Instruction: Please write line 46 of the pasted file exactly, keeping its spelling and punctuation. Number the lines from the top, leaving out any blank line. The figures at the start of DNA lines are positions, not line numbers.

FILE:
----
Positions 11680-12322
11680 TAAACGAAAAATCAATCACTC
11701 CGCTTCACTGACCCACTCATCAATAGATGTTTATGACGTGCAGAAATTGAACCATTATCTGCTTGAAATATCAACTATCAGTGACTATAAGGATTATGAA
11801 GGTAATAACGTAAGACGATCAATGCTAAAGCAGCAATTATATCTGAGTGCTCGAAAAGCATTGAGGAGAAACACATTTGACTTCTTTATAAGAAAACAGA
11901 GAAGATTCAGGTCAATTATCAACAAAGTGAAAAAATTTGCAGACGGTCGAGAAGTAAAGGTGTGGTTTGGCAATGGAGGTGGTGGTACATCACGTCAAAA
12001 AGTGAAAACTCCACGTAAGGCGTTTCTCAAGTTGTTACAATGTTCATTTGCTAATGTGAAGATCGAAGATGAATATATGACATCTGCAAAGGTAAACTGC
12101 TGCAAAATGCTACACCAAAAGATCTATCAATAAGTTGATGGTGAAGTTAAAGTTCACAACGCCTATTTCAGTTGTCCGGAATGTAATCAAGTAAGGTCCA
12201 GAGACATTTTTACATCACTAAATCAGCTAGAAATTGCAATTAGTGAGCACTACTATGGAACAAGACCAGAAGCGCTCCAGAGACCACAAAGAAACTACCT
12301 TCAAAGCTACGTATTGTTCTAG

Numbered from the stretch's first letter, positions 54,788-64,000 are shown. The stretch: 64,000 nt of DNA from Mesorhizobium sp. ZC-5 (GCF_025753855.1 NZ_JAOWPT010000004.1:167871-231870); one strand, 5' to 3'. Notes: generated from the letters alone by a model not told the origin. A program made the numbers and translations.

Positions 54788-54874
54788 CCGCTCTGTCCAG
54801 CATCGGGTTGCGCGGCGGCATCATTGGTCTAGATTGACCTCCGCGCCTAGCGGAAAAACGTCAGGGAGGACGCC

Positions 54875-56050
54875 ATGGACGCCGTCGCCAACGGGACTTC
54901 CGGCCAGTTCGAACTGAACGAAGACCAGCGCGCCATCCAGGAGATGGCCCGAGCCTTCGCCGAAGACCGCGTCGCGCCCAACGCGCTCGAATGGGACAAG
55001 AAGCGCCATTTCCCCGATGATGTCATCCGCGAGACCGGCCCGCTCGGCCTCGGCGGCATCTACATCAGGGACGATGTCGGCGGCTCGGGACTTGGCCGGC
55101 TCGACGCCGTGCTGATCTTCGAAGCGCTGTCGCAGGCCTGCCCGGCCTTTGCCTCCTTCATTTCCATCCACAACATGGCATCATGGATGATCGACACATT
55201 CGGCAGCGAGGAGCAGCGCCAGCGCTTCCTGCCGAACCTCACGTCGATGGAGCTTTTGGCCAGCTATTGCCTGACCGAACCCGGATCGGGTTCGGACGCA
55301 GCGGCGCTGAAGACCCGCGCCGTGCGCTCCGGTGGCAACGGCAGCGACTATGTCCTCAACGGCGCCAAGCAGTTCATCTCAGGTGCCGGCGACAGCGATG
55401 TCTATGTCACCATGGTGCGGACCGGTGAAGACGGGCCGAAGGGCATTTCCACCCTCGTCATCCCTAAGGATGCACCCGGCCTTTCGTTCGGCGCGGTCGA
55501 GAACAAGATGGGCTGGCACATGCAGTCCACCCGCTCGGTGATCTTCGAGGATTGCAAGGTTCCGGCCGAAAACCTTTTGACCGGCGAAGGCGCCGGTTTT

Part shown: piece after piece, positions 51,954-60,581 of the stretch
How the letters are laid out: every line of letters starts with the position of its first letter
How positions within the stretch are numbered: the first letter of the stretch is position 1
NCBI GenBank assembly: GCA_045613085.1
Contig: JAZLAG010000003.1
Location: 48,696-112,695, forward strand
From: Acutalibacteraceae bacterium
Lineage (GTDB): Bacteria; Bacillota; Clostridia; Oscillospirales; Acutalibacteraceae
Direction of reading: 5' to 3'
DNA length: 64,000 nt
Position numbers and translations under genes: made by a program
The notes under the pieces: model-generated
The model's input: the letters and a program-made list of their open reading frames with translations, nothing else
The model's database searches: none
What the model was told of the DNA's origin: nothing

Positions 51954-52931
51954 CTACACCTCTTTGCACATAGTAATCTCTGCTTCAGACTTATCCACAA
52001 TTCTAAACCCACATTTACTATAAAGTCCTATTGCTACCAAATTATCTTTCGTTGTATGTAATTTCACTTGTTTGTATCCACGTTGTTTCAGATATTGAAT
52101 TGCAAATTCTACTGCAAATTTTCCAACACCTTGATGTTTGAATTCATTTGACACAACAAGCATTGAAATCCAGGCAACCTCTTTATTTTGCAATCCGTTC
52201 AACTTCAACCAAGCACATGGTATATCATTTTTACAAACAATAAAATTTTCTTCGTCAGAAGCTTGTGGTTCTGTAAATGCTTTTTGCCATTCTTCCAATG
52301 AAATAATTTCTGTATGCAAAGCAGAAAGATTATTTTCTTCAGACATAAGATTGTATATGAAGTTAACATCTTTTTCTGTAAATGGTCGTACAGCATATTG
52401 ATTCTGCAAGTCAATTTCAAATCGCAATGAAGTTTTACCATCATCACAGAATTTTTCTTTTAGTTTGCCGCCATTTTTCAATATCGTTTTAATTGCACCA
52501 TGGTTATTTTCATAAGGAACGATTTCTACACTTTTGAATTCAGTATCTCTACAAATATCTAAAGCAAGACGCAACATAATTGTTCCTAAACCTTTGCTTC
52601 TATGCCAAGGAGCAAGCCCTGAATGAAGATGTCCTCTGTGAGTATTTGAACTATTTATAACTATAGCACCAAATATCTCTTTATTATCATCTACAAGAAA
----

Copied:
52601 TATGCCAAGGAGCAAGCCCTGAATGAAGATGTCCTCTGTGAGTATTTGAACTATTTATAACTATAGCACCAAATATCTCTTTATTATCATCTACAAGAAA